Jurisdiction - India
Reports and Analysis
India – Delhi High Court Sets Aside Foreign Award For Arbitrator’s Non-Disclosure Of Interest.

10 December, 2012



The Delhi High Court has recently set aside an award of a sole arbitrator seated in London on various grounds, including on account of the arbitrator’s non-disclosure of the fact that he had also been appointed by one of the parties in another dispute.
The dispute related to a claim by Kola Shipping Limited (“KSL“) against Shakti Bhog Foods Ltd (“SBFL“) in respect of a charterparty that KSL alleged had been executed between the parties, which provided for disputes to be resolved by LMAA arbitration in London. SBFL denied having entered into the charterparty, and therefore denied that any arbitration agreement existed between the parties.
KSL nominated Alan Oakley as arbitrator in October 2005. SBFL asserted that no arbitration agreement existed, and it therefore declined to nominate an arbitrator. KSL sought repeatedly to have SBFL nominate an arbitrator, which SBFL refused to do. Consequently, in March 2006 and again in August 2007, KSL invited Mr Oakley to act as sole arbitrator, to which Mr Oakley agreed.
In the meantime, SBFL continued to pursue claims against KSL in the Indian courts, which held that the disputes were to be determined by arbitration in London in accordance with the charterparty. SBFL filed a petition in the Supreme Court of India and notified KSL in September 2007. Whilst the petition was pending, no further steps were taken in the arbitration.
SBFL’s petition was dismissed by the Supreme Court of India, which recognised the arbitration agreement, on 23 September 2008. Within two days of that date, SBFL sought to nominate an arbitrator. KSL resisted this nomination, and on 20 October 2008 applied to Mr Oakley to confirm his appointment as sole arbitrator, and to fix a date for the filing of SBFL’s defence. Mr Oakley duly did so immediately, and ordered SBFL to file its defence by 17 November 2008, failing which he would make a final order carrying severe sanctions.
SBFL challenged Mr Oakley’s appointment as sole arbitrator, and questioned his impartiality, particularly in light of the allegation that KSL’s application to him on 20 October 2008 was not copied to SBFL, and he had decided that application without first copying the application to SBFL and inviting submissions from it. After a series of exchanges between the parties and the arbitrator, and an oral hearing in London on 28 January 2009, Mr Oakley issued his final award on 11 February 2009. In that award, he held that his own appointment was valid, and decided in KSL’s favour on the merits of the dispute.
The Section 34 challenge
SBFL challenged the award in the Indian courts under section 34 of Part I of the Indian Arbitration and Conciliation Act 1996 (the “Act”), on the grounds that:
(a) no valid arbitration agreement existed between the parties;
(b) Mr Oakley was not validly appointed as sole arbitrator;
(c) Mr Oakley had failed to disclose that he had also been nominated as arbitrator by KSL in separate arbitral proceedings; and
(d) Mr Oakley’s conduct in other respects called for the award to be set aside.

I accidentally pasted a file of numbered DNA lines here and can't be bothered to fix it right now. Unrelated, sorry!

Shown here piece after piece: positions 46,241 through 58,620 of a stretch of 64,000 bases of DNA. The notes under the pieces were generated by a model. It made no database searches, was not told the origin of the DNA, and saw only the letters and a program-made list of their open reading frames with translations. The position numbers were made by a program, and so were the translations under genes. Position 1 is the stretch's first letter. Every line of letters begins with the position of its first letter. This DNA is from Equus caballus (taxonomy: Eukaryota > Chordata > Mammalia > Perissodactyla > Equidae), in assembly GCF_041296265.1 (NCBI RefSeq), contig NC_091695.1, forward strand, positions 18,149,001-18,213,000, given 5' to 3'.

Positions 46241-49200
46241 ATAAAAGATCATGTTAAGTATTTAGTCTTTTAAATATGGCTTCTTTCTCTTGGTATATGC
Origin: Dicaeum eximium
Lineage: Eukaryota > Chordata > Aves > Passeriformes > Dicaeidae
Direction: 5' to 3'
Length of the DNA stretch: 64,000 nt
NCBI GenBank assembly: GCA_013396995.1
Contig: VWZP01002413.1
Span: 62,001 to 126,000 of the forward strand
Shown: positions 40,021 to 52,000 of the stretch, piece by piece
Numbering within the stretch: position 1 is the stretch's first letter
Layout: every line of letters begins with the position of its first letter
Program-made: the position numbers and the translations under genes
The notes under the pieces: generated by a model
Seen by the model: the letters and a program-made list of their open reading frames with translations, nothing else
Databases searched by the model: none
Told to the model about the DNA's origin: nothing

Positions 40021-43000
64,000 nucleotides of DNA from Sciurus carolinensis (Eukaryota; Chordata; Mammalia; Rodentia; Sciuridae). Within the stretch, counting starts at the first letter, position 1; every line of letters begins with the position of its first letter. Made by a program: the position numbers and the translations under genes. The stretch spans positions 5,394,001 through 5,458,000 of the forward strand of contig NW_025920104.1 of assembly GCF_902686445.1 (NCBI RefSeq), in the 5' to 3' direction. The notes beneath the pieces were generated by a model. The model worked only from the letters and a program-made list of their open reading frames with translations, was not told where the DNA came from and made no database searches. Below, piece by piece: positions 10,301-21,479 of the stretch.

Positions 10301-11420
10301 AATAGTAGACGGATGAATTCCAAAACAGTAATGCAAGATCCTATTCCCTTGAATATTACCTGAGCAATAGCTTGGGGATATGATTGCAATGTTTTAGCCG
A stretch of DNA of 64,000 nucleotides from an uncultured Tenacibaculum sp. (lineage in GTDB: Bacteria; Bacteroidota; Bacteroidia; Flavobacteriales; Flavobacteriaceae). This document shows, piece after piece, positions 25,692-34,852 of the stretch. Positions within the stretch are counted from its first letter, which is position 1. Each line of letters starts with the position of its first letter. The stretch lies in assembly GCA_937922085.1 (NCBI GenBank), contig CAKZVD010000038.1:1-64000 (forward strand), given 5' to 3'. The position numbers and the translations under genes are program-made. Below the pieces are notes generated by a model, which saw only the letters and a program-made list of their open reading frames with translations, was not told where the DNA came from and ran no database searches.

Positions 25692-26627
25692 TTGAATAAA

The Court held that the arbitration agreement was valid, but that the appointment of Mr Oakley as sole arbitrator was invalid, and that this was a ground for the award to be set aside.
The Court also noted that Mr Oakley had failed to disclose that he had been nominated by KSL to act as arbitrator in separate proceedings between KSL and the owner of the vessel that was involved in the present dispute. The fact that, in that arbitration, he had issued an award that was adverse to KSL did not matter. Notwithstanding his experience and standing as an arbitrator, and the fact that he had no personal interest in, or relationship to, KSL or its representatives, his failure to disclose his other appointment by KSL gave rise to “justifiable doubts as to his independence and impartiality”. The Court held that this was also a ground for the award to be set aside.
Finally, although the Court did not accept many of SBFL’s submissions as to Mr Oakley’s conduct, it found that there were various matters which, “though not individually but collectively, gave rise to serious doubts as to the legality” of the award, in particular the readiness with which he adopted KSL’s position in various matters, including costs awards in KSL’s favour that included costs not falling within the arbitration.
This case underlines the importance of full and prompt disclosure by an arbitrator, even of matters that he does not consider to impugn his impartiality. As is often noted, the appearance of impartiality is critical for an arbitrator.
It also highlights the extent to which the Indian courts can review the conduct of arbitral proceedings in cases where Part I of the Act applies. In this case, KSL accepted that Part I applied and that therefore the Indian courts had jurisdiction to hear SBFL’s challenge pursuant to section 34, no doubt because it had previously relied upon Part I of the Act to seek interim relief. The tension between the potential need for interim relief from the Indian courts and a party’s potential desire not to have awards reviewed by those courts will continue to represent a difficult trade-off for parties considering whether Part I of the Act should apply to any disputes arising from their India-related commercial contracts.


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